This article is a submission by Workforce Africa. Workforce Africa is the leading Market entry and Offshoring services provider in Africa that adopt a strategy-first approach to meet each client’s needs ensuring their solutions fits just right.
Today, many businesses are setting up and hiring remote teams, indicating that remote work has become more prevalent even among international companies.
The remote work model has always made international teams more feasible and appealing. When logging into a shared collaboration platform, it makes no difference whether a team member is ten feet away or ten thousand miles away.
As a multinational looking to expand and hire remote talent globally, here are some key things to consider.
Hiring remote talent: Understanding target labor markets
Researching and understanding the labor landscape thoroughly in the countries you plan to hire from is crucial. This includes factors like:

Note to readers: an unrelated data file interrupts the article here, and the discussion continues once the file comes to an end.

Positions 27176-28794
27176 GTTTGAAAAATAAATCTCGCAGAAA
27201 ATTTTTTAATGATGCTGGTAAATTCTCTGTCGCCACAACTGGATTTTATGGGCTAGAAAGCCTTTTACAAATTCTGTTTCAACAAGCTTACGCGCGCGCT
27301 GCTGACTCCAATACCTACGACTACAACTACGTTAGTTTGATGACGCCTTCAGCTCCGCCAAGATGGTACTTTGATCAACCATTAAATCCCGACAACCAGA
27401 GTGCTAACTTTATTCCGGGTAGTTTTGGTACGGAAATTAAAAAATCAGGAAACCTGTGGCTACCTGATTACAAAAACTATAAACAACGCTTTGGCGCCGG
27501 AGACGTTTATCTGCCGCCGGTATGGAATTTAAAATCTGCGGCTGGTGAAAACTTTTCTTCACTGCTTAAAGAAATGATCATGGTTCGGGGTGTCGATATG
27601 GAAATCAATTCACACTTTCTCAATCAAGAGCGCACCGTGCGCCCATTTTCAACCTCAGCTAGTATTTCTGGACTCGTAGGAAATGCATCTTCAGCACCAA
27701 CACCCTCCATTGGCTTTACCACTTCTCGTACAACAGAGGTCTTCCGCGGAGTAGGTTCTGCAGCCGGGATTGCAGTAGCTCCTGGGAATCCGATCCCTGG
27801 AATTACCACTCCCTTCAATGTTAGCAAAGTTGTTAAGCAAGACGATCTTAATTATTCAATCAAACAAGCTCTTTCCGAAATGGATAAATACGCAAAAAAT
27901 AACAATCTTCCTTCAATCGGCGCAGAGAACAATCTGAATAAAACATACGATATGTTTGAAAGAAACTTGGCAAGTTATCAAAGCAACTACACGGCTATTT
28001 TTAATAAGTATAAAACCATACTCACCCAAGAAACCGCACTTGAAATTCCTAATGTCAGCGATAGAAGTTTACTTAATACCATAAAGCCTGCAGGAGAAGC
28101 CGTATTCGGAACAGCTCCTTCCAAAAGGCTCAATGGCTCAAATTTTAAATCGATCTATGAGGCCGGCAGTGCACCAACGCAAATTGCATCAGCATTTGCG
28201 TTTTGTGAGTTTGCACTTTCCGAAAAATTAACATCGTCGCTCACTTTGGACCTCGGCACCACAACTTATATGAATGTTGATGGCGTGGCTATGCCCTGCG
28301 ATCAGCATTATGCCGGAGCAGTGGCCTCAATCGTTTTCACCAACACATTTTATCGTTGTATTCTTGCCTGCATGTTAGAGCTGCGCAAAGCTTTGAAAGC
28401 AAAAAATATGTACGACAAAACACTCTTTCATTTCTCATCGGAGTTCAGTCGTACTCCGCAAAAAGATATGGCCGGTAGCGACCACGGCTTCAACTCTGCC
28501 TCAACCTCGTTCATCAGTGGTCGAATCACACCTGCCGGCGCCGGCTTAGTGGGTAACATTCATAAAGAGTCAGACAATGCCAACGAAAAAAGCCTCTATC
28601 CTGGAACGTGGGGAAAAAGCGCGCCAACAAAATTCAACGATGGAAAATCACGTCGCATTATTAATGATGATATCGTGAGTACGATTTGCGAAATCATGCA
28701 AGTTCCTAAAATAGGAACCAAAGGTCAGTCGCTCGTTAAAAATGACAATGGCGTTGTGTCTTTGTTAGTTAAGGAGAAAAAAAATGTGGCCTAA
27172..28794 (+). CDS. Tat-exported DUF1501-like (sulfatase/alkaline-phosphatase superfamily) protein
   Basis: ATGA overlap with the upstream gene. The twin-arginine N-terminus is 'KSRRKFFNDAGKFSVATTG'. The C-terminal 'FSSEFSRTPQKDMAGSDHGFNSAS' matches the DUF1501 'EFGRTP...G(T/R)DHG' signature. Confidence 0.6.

- Contract law – Requirements around employment contracts, terms, and conditions
- Termination policies – Local laws regarding termination notice periods or severance pay
- Payroll taxes – Income tax, social security, and pension contributions to factor into compensation
- Working hours – Standard work weeks and flexibility around determining hours
- Leave policies – Annual, sick, maternity/paternity leave mandates
- Benefits compliance – Health insurance, retirement plans, bonuses (what’s standard and expected)